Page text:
“Boy, there was a guy who had about 14 different personalities,” Johnny Boyd laughed as he described his friend Jimmy Reece to writer Terry Reed. “He’d get on a health-kick and become the epitome of the Pope’s altar boy. Quit everything. The next time I’d see him, he’d be so tipped-over he didn’t even know who I was.”
Reece, also known as “Go-Go” because of his effusive, over-the-top, excitable personality, was a trendsetter among his contemporaries. The first to pick up on new clothing styles, hairstyles or the latest technology.
Home movie equipment fascinated him and, in fact, it was Reece who filmed Bob Sweikert’s fatal 1956 crash at Salem (Ind.) Speedway.
Reece also possessed a rare talent in a race car. Among other accomplishments, he was a six-time Indianapolis 500 starter, finishing in the top 10 three times.
Born in Oklahoma City, Okla., on Nov. 17, 1929, Reece’s father raced for a time, so he grew up exposed to the sport. Drivers were his heroes. He never wanted to do anything but drive a race car, and Reece got his start driving a midget in Albuquerque, N.M., during 1946. He lied about his age to race, finished third in the consi and earned $3.80.
In 1947, the 17-year-old Reece, with permission from his father, was a regular midget competitor at Oklahoma City’s Taft Stadium. His success saw him move quickly from stock engine cars into the Offy-powered hybrid machines.
By 1950, he’d attracted the attention of fellow Oklahoman, car owner and wealthy industrialist Jack Zink. Zink not only put Reece in his potent midget but also purchased a stock car for the rising talent.
Reece responded by winning the Texas State Midget Championship and the Taft Stadium Stock Car championship in 1951. With nothing more than midget and stock car experience to his credit, Zink thought Reece was ready for Indianapolis and entered him in the 1952 Indy 500.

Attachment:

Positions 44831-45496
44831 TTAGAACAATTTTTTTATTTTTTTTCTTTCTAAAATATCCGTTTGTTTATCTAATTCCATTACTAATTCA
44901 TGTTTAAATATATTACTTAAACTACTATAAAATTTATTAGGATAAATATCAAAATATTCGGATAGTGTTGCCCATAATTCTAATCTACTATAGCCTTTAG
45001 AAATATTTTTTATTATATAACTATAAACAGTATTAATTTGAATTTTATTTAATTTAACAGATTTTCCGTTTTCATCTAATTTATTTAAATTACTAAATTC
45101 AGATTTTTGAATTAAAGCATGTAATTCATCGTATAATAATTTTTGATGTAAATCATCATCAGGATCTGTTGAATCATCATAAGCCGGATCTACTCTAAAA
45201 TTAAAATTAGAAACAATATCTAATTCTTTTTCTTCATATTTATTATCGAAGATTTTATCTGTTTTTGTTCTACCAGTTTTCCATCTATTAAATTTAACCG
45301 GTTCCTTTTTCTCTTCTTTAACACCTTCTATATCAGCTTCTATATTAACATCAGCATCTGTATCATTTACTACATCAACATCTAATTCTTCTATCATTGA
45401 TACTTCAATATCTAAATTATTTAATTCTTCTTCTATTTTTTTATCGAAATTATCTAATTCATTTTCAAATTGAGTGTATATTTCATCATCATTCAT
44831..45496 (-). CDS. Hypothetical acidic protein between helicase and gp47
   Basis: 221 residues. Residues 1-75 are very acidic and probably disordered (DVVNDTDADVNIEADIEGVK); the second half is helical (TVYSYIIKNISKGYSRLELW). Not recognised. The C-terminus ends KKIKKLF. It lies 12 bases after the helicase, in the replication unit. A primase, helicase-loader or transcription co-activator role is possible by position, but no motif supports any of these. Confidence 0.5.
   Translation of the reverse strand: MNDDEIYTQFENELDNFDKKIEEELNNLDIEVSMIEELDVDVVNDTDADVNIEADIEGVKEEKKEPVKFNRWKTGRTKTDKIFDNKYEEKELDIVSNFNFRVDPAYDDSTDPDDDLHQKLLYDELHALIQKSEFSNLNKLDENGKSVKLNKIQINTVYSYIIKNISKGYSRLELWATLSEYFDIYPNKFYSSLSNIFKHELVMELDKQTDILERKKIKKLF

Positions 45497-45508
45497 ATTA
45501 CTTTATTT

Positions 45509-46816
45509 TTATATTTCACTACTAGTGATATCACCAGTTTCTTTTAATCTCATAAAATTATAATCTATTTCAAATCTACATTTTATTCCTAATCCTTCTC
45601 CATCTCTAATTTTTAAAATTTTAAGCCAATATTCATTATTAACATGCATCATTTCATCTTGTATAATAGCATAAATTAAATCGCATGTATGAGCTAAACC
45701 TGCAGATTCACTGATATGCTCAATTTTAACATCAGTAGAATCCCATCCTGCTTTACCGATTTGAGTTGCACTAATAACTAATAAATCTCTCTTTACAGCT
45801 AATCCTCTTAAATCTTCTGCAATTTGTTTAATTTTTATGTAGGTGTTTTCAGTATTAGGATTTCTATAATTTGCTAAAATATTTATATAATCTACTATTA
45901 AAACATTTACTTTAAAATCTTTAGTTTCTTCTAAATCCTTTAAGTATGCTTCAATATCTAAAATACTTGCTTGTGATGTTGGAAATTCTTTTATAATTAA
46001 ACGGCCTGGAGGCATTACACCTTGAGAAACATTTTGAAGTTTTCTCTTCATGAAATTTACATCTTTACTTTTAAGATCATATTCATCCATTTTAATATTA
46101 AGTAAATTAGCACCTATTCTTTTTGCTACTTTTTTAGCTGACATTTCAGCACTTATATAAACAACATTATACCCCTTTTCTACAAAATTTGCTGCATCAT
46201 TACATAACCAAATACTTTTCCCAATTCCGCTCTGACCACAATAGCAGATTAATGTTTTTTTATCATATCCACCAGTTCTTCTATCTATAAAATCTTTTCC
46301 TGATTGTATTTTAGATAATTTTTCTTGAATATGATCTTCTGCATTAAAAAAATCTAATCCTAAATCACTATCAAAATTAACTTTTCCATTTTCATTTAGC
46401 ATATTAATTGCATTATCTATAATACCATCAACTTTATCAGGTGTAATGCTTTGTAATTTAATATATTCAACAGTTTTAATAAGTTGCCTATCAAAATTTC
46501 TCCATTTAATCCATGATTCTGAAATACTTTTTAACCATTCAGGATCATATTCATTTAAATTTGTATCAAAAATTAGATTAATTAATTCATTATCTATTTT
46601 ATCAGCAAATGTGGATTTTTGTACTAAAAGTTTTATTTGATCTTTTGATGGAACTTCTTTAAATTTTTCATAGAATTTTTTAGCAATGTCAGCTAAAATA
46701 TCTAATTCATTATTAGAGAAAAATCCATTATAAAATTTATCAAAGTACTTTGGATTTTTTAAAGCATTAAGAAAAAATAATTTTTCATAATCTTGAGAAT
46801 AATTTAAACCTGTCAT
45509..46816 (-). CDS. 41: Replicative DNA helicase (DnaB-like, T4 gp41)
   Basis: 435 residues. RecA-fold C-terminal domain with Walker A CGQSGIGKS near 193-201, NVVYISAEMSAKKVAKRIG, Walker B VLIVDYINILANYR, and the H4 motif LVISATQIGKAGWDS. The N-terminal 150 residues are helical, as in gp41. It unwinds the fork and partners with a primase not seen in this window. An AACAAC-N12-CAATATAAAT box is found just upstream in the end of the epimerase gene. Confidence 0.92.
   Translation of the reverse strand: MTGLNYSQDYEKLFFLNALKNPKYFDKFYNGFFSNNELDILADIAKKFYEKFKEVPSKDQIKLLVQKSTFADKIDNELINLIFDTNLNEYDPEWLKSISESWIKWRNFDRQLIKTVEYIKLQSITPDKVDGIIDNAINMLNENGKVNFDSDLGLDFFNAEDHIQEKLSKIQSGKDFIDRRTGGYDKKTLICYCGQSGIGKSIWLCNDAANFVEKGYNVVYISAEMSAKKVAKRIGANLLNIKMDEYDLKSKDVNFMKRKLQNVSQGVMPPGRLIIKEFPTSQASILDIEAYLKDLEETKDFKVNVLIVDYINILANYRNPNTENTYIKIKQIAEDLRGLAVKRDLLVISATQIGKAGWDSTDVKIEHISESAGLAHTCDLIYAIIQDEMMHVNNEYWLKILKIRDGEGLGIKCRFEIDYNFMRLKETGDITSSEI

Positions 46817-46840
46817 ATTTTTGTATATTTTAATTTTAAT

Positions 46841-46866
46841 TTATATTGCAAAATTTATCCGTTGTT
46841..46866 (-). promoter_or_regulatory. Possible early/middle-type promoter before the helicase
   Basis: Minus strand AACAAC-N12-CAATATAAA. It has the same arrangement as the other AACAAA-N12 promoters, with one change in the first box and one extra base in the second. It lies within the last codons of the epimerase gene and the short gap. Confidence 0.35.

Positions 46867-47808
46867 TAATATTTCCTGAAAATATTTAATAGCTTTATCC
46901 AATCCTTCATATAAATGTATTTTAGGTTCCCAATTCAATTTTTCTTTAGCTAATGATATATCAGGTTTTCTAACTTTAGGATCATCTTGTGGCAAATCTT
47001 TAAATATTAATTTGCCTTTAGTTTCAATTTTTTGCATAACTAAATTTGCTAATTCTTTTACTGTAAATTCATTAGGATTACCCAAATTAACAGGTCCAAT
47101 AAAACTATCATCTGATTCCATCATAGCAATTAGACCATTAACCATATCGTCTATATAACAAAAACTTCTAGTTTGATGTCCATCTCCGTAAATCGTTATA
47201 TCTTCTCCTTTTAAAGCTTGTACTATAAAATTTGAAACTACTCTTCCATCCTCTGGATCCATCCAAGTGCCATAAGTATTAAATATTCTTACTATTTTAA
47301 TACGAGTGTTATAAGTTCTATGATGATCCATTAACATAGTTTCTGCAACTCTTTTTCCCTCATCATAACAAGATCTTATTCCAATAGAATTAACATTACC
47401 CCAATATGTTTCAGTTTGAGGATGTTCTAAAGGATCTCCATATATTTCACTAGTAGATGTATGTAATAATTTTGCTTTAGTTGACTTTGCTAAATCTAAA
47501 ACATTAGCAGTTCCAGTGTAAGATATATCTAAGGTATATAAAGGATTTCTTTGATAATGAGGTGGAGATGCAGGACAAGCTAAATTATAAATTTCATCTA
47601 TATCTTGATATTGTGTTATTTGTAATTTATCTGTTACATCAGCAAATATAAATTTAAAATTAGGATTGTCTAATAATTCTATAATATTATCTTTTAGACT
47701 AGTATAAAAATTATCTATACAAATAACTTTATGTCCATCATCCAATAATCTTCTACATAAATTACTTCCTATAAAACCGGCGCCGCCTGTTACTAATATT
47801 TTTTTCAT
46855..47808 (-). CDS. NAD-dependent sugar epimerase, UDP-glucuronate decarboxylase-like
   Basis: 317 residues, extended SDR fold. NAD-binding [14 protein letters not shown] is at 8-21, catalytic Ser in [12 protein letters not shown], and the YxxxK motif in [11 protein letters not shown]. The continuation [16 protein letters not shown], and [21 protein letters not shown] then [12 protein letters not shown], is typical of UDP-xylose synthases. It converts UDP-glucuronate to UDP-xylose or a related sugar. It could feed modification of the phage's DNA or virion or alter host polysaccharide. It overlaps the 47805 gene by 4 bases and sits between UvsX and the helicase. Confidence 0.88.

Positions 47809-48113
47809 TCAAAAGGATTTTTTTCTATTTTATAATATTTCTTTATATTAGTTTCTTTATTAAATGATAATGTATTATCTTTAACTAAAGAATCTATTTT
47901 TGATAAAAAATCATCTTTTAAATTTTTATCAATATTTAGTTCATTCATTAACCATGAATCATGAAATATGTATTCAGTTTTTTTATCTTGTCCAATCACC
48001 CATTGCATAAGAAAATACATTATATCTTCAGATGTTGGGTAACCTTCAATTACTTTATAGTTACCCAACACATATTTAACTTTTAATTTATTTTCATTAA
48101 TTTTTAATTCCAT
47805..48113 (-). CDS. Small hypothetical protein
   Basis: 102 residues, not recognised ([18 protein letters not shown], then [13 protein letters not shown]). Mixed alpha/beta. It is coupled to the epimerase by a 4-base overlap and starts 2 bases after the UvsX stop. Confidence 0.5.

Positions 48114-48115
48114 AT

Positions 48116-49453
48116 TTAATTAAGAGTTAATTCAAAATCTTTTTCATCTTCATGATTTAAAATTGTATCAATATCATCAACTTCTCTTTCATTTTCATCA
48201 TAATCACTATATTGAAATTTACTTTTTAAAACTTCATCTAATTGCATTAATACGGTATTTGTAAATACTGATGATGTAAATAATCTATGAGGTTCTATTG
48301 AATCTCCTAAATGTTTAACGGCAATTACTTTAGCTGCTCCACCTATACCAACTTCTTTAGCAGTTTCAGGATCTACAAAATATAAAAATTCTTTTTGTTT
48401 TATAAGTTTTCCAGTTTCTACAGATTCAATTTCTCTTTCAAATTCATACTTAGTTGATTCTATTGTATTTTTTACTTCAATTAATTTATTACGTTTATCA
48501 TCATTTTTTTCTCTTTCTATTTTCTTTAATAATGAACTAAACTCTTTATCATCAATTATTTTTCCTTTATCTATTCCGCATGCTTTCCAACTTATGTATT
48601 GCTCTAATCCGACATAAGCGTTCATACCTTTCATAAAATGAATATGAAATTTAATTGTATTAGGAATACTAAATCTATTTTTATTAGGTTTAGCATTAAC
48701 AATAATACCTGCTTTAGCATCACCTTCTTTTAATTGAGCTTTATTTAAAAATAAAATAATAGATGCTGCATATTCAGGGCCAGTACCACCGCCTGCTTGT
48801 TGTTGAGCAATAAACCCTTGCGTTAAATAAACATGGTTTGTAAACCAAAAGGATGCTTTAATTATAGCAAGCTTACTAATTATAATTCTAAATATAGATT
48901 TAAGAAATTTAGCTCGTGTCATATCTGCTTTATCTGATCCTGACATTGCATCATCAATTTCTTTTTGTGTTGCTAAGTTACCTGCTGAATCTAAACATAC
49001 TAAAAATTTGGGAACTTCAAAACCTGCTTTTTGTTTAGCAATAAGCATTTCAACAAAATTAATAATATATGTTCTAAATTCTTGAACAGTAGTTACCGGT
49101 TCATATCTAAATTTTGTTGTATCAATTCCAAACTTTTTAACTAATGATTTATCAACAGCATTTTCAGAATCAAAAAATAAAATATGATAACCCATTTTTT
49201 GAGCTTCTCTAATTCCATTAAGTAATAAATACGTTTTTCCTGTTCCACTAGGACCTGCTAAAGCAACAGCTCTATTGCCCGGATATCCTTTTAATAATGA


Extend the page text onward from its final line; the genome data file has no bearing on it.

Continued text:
The team struggled with getting the car up to speed. With the pressure on, the kid put the ebony No. 37 Kurtis 4000 in the show on the last qualifying day and finished seventh.
After missing the 1953 500 in Bessie Paoli’s car, Reece raced a half-dozen different cars on the Championship Trail. In pursuit of better opportunities, he spent the winter of 1953-’54 in California rooming with Don Freeland and Eddie Sachs while working for Emmett Malloy’s construction company.
Malloy gave him a shot in his beautiful Wally Pankratz-built championship car. Reece performed well with Malloy for two years. Then, typical of an era when driver assignments were in a constant state of flux, he switched teams.
Stellar qualifying runs at Indianapolis in 1956 and ’57, ninth and sixth quick, caught Zink’s attention and Zink hired him for the 1958 500.
Zink had won the 1955 and ’56 500s with A.J. Watson building the cars and turning the wrenches. Zink’s car was a quality ride for a driver headed to the top. Reece responded by grabbing the third spot in the front row, next to his teammate, Ed Elisian.
Ranked as a favorite for the win, Reece became a causality of the first-lap fiasco involving Elisian and Dick Rathmann. The hard-charging duo spun in front of him. He stomped the brakes and Bob Veith hit him from behind, spinning him into Pat O’Connor’s path. O’Connor flipped to his death.
Reece finished the 500 miles with an on-track time 35 seconds quicker than winner Jimmy Bryan. However, a long stop for repairs after the crash relegated him to sixth place.
George Bignotti snatched Reece away from Zink for his Bowes Seal Fast team. “It looked to me like he was going to be a hell of winner,” Bignotti explained.
In their second race together, Reece put the No. 14 roadster on the pole for the Sept. 28 race at Trenton (N.J.) Speedway. As Reece and Johnny Thomson stormed to the white flag, Reece dove under Thomson going into the first turn.
At that point, what happened is uncertain.
Freeland insisted Reece’s throttle stuck. Regardless, the car never turned. It pounded the concrete with a tremendous impact and flew through the air for 150 feet. Upon impact, the car broke in half and flung Reece another 50 feet. He was dead when help arrived.